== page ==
A unique, gripping novel, Straight Up breaks a lot of CBA "rules." The main characters are Georgia, a jazz musician who has neglected her "gift," and Fairly, an interior designer. They are two cousins who were abandoned by their parents through death, and later abandoned by their spouses; Fairly's died and Georgia's "found religion." Both cousins begin "looking for love in all the wrong places." Georgia finds comfort in alcohol, and Fairly deals with her loss through relationships with men. Georgia continues to deteriorate until tragedy occurs. She enters "pink," a very interesting place where she learns a lot about herself.
A minor character, Clarissa, is interspersed throughout the story in the third person, rather than the first person like Georgia and Fairly's point of view. Clarissa was adopted and is somewhat detached from life. She lives in a chronic survival mode and has been rejected and abused by everyone. For the longest time the reader will wonder how Clarissa connects with the rest of the "cast," but, without spoiling the story, it's one of those endings that leaves readers thinking for hours.
Straight Up is a gourmet meal for finicky pallets. Let me explain why. The author gives readers a blend of varying dates and characters to begin with to whet appetites. Now I have to say at first this confused me, but once I got the feel and texture of each main character I savored the meal. Parts of Straight Up had me grieving, other parts had me wanting to slap the characters, yet I also admired them for being honest with themselves, even if they weren't as honest with others. A-hem. It's called pride.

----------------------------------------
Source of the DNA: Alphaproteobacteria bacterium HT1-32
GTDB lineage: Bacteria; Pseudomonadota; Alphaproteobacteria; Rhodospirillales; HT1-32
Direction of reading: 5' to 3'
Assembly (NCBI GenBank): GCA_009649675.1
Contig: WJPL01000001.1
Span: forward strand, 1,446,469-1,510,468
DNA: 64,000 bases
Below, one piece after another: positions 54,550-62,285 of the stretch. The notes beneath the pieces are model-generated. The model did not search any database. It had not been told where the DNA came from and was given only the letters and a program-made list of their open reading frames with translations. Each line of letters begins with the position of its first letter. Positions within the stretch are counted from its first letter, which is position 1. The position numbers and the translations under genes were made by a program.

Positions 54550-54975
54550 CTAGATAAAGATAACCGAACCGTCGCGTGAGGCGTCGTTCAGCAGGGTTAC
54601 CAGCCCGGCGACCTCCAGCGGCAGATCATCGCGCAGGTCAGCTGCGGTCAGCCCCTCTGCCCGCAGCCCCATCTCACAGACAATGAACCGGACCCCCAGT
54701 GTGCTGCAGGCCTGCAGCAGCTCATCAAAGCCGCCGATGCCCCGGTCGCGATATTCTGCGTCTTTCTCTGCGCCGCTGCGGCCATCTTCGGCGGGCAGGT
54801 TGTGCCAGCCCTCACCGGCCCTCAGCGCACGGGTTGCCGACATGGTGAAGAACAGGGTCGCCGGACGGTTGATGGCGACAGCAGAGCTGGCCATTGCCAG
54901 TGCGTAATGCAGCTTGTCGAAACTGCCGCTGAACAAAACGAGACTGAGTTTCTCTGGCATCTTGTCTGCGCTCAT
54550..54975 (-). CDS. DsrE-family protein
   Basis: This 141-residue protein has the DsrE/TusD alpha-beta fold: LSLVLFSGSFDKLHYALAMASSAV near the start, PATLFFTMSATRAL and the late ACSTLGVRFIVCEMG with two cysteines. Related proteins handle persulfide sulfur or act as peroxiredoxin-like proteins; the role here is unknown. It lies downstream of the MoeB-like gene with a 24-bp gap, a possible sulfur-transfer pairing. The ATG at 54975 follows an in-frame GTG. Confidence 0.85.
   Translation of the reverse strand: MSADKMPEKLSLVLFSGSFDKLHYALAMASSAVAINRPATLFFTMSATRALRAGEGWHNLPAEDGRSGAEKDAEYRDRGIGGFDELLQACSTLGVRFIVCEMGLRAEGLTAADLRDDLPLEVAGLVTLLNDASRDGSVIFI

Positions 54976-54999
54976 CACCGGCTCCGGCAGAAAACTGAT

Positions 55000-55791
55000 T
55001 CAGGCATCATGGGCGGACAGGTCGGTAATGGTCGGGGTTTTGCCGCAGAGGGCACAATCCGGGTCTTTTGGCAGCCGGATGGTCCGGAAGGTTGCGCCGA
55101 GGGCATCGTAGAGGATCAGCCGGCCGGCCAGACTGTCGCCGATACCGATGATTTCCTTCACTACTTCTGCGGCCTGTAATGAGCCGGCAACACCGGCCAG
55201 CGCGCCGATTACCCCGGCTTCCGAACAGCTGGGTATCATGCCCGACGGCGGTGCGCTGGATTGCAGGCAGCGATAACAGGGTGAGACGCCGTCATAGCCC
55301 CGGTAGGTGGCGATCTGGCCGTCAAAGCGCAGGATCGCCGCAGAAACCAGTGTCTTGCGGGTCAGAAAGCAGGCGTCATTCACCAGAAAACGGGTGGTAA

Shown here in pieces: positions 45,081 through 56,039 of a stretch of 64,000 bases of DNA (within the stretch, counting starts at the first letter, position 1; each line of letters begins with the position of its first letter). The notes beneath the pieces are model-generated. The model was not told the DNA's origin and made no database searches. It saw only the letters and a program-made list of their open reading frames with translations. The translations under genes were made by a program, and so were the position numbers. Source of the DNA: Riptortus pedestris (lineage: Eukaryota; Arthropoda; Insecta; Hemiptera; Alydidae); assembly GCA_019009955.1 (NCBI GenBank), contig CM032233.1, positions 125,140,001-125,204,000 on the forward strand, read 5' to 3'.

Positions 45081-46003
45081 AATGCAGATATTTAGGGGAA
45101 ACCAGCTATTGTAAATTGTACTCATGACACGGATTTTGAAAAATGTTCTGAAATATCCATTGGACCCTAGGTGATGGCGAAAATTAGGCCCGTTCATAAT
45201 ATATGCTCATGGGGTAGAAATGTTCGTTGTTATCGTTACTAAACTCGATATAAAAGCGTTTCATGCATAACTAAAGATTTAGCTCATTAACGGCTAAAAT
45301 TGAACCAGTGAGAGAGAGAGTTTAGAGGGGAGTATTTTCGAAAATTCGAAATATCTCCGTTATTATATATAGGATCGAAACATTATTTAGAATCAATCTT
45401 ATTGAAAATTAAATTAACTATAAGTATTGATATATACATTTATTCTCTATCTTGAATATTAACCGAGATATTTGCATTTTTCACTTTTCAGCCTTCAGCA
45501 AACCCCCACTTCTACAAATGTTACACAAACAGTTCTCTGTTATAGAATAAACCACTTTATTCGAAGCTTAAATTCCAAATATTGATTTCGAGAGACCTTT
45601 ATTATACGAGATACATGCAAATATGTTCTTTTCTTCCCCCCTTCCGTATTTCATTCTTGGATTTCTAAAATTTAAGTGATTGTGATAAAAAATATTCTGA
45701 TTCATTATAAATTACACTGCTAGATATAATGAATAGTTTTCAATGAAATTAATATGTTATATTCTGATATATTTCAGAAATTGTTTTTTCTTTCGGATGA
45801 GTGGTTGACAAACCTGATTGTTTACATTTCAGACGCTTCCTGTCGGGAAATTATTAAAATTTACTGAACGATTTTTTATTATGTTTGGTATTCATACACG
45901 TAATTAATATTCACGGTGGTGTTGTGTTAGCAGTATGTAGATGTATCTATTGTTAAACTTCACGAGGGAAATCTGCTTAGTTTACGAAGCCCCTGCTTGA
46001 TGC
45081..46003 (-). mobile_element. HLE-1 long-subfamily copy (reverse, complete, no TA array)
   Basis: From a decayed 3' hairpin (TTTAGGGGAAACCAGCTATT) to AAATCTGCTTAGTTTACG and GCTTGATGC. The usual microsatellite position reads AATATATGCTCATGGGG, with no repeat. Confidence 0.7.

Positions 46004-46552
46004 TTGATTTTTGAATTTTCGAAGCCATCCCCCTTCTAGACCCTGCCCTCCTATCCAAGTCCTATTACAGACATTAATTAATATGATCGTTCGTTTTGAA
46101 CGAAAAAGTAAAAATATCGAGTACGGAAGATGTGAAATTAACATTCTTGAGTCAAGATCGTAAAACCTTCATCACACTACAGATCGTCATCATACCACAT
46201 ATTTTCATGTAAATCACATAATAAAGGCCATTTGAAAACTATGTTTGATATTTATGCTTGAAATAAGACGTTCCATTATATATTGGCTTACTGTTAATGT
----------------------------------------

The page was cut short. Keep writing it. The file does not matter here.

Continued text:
In Straight Up, the author tells it like it is no fluff here. She gives readers a glimpse into the lives of some heartbroken people who look okay, for the most part, to the rest of the world. I cared so much about them that I entered their lives. I must say the story made total sense to me. I loved how the author slips a bit of God's perspective into the mix. What an incredibly creative way to explain things too difficult to understand outside of Christ, and then introduce Him in a way that actually attracts the reader. The author literally prepares some wounded souls for the banquet table, and readers eat right along with them. Straight Up is real, it's honest, and it's one of those life-changing stories that sticks with you for a long time. The message? You can't go back and fix the past, but you can make a difference today. I enjoyed every minute of this insightful story, and Straight Up comes with my highest recommendation. Michelle Sutton, Christian Book Previews.com